Yesterday we had a great aikido class with Patrick M., Kristof, and myself. We were spinning through tegatana when I realized a variance in my goal for the forward turns. It seems I've been concentrating on getting the feet turned properly and in a proper place and then balancing the body on top of them. Well, another way of thinking about that turn is to turn the center of balance through space while keeping the feet balanced directly under the center (like balanncing a broom on the palm of your hand). This latter way is more consistent with some of our other ideas of balance, so we worked on that turn for a while with the new idea and I felt a subtle difference in my balance. I asked the others and they said they didn't feel it. Maybe I was the only one that was making that particular mistake or maybe they just couldn't feel what I was talking about.
We worked on hanasu a lot last night, first in kata mode, then in lab mode. We emphasized making hanasu #1 wide down the line to really get the feeling of releasing. Then on #2 we worked on getting directly behind both of uke's heels. We played some with #3, contrasting its feeling with #1 until everyone was getting that feeling of release. Then we jumped to #6 and played with extension and turning right at the end of the line instead of dragging uke down the line. Finally we worked on each of these four releases with touch attacks instead of grab attacks to make sure we were flowing with uke during the release.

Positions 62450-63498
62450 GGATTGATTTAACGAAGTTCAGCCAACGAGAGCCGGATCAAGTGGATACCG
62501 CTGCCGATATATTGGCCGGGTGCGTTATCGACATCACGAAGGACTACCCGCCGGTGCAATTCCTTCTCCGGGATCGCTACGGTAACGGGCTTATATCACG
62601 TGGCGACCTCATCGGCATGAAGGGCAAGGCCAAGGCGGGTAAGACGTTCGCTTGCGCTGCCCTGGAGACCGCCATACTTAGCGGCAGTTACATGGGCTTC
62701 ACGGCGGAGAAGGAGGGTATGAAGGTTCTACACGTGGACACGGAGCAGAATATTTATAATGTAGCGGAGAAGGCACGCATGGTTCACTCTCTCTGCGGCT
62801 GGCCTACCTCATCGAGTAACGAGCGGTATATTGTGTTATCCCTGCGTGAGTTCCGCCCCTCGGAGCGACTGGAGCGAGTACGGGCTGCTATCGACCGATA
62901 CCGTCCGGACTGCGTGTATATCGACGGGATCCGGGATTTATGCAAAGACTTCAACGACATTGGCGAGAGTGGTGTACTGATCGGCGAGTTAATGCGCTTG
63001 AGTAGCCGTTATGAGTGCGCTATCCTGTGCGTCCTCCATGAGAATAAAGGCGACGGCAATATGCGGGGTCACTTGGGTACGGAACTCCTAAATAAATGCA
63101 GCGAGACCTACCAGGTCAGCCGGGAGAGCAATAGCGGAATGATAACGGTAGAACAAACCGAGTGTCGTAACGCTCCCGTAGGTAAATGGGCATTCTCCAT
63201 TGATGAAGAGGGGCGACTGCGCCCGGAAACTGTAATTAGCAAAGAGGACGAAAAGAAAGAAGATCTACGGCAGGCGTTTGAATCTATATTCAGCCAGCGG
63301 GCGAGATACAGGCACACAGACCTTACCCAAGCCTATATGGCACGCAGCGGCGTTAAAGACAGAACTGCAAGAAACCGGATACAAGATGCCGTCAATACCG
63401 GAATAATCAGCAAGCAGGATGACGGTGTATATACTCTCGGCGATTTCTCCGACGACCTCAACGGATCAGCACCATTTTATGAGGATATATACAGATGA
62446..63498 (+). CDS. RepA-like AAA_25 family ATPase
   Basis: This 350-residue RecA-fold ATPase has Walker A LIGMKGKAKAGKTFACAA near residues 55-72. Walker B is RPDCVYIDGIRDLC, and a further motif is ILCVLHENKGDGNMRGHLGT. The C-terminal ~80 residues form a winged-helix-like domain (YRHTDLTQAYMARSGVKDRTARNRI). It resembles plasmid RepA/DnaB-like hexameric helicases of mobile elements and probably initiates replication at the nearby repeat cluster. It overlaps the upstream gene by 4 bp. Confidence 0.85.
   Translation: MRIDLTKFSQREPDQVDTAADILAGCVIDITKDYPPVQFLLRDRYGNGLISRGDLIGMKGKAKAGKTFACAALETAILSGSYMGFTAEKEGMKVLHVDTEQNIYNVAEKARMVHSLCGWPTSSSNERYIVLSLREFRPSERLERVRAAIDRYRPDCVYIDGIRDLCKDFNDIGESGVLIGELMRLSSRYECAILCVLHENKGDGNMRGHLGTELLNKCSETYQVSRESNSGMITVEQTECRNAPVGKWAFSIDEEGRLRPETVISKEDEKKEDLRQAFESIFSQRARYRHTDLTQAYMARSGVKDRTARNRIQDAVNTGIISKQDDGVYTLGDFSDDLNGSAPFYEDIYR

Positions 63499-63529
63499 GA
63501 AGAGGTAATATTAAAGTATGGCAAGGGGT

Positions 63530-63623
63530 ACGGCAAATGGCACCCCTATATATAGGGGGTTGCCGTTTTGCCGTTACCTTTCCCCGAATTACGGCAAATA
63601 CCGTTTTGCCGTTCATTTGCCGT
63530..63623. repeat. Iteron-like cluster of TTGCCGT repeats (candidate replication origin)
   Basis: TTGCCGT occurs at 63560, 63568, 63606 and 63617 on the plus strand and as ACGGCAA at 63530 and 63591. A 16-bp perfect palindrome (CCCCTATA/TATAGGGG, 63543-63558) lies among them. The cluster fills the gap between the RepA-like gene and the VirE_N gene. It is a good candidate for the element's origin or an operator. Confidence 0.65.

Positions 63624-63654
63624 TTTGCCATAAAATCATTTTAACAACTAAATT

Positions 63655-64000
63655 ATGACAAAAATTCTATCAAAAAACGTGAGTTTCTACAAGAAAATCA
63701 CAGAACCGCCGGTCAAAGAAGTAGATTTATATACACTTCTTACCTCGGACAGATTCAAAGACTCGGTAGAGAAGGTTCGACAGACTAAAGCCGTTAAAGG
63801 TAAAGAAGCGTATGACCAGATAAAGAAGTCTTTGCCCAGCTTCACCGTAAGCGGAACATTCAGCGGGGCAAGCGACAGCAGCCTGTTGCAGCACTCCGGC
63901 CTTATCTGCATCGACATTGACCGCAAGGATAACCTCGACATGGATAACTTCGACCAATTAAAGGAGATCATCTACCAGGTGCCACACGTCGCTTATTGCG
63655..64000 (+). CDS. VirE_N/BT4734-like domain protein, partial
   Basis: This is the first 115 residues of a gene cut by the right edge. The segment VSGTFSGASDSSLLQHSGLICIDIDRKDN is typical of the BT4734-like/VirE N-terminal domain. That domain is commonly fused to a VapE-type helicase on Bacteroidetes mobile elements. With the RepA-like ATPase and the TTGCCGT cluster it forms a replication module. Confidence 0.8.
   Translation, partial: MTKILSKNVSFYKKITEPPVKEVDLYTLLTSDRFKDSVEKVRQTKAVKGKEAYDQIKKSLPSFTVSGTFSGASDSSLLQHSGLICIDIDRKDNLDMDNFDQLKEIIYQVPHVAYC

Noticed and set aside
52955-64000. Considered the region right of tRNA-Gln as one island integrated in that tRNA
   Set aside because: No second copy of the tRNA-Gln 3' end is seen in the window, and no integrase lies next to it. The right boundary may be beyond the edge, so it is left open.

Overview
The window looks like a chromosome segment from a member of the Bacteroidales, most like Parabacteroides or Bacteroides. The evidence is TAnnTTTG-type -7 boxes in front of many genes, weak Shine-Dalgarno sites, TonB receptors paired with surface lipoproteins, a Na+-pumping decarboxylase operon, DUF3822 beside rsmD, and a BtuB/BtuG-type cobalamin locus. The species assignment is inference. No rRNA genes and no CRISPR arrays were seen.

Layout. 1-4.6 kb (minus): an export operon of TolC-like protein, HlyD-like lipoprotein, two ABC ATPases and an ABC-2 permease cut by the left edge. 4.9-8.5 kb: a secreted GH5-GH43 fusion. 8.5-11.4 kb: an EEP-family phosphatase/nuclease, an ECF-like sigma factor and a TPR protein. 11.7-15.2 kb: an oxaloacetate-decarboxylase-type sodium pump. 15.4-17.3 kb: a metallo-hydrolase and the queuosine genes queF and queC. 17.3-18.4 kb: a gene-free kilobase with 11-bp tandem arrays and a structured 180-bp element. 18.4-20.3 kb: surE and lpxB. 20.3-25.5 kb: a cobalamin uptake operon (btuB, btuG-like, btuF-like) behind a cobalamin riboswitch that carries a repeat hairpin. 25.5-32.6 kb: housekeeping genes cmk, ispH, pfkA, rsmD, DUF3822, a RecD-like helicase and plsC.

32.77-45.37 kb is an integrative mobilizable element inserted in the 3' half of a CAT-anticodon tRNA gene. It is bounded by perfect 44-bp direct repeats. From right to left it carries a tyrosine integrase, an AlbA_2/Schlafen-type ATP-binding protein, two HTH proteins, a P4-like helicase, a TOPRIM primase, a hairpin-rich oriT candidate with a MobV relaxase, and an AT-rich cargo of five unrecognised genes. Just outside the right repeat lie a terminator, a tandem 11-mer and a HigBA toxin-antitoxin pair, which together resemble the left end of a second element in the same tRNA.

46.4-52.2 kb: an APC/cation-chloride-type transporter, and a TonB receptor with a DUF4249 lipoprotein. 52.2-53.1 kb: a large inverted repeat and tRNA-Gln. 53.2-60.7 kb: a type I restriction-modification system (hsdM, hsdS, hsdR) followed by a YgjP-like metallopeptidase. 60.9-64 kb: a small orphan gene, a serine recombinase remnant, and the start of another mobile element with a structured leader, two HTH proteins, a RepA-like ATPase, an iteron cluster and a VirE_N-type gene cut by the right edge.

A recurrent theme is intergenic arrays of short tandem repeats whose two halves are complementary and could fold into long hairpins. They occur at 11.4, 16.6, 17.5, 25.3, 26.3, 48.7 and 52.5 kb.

For nijusan we started off exploring the two types of motion found in nijusan (inside and outside paths). Then we picked one of Kristof's techniques (aigamae) and one of P4's techniques (oshitaoshi) and worked them. Aigamae works well for my crew as a tenkan motion with later timing, but the Starkville crowd seems more familiar with the short&sharp timing, so we played with that one, to some pretty good effect.
Kirby had worked with us some this weekend on udeosae gatame, the pin that comes after oshitaoshi. He'd have uke go ahead and bend over as a "gimme" so that tori could practice building a wall on top of uke's arm and moving to ratchet uke into the ground. So for this class, we practiced the tension-compression motion with the idea of getting a good offbalance so that uke will actually "gimme" the arm in a position that we can use. Worked pretty well.
P4 has a really cool tekubiosae (yonkyo) that he uses in place of oshitaoshi (ikkyo) because of his unequal arms. I am learning a lot about aiki from him by being forced to practice my aiki one-handed. In exchange, his short arm is becoming more flexible and stronger. I want to start P4 practicing hanasu on both sides more often to see what he can get that arm to doing.